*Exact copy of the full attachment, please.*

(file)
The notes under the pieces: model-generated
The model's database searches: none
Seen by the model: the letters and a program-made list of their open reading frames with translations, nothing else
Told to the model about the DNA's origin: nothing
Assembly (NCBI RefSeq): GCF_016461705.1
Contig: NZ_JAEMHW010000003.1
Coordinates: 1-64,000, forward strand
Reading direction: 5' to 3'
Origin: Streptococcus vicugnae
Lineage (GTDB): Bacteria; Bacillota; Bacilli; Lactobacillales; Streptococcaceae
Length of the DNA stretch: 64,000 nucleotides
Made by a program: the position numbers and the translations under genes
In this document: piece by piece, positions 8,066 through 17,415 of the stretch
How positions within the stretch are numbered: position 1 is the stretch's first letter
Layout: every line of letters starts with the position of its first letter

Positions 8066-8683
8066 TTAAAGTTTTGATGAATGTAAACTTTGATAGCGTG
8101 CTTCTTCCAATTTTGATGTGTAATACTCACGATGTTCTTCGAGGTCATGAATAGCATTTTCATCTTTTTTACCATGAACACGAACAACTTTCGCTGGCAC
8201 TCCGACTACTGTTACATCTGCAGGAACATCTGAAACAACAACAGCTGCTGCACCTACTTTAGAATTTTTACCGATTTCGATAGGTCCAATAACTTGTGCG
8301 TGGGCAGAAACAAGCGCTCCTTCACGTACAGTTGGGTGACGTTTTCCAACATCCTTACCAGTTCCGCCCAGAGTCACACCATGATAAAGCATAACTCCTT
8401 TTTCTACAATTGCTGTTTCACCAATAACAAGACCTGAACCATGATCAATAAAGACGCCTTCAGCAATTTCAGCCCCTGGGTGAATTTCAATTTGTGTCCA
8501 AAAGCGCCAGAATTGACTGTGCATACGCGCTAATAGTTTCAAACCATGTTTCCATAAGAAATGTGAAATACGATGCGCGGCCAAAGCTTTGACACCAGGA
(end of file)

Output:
The notes under the pieces: model-generated
The model's database searches: none
Seen by the model: the letters and a program-made list of their open reading frames with translations, nothing else
Told to the model about the DNA's origin: nothing
Assembly (NCBI RefSeq): GCF_016461705.1
Contig: NZ_JAEMHW010000003.1
Coordinates: 1-64,000, forward strand
Reading direction: 5' to 3'
Origin: Streptococcus vicugnae
Lineage (GTDB): Bacteria; Bacillota; Bacilli; Lactobacillales; Streptococcaceae
Length of the DNA stretch: 64,000 nucleotides
Made by a program: the position numbers and the translations under genes
In this document: piece by piece, positions 8,066 through 17,415 of the stretch
How positions within the stretch are numbered: position 1 is the stretch's first letter
Layout: every line of letters starts with the position of its first letter

Positions 8066-8683
8066 TTAAAGTTTTGATGAATGTAAACTTTGATAGCGTG
8101 CTTCTTCCAATTTTGATGTGTAATACTCACGATGTTCTTCGAGGTCATGAATAGCATTTTCATCTTTTTTACCATGAACACGAACAACTTTCGCTGGCAC
8201 TCCGACTACTGTTACATCTGCAGGAACATCTGAAACAACAACAGCTGCTGCACCTACTTTAGAATTTTTACCGATTTCGATAGGTCCAATAACTTGTGCG
8301 TGGGCAGAAACAAGCGCTCCTTCACGTACAGTTGGGTGACGTTTTCCAACATCCTTACCAGTTCCGCCCAGAGTCACACCATGATAAAGCATAACTCCTT
8401 TTTCTACAATTGCTGTTTCACCAATAACAAGACCTGAACCATGATCAATAAAGACGCCTTCAGCAATTTCAGCCCCTGGGTGAATTTCAATTTGTGTCCA
8501 AAAGCGCCAGAATTGACTGTGCATACGCGCTAATAGTTTCAAACCATGTTTCCATAAGAAATGTGAAATACGATGCGCGGCCAAAGCTTTGACACCAGGA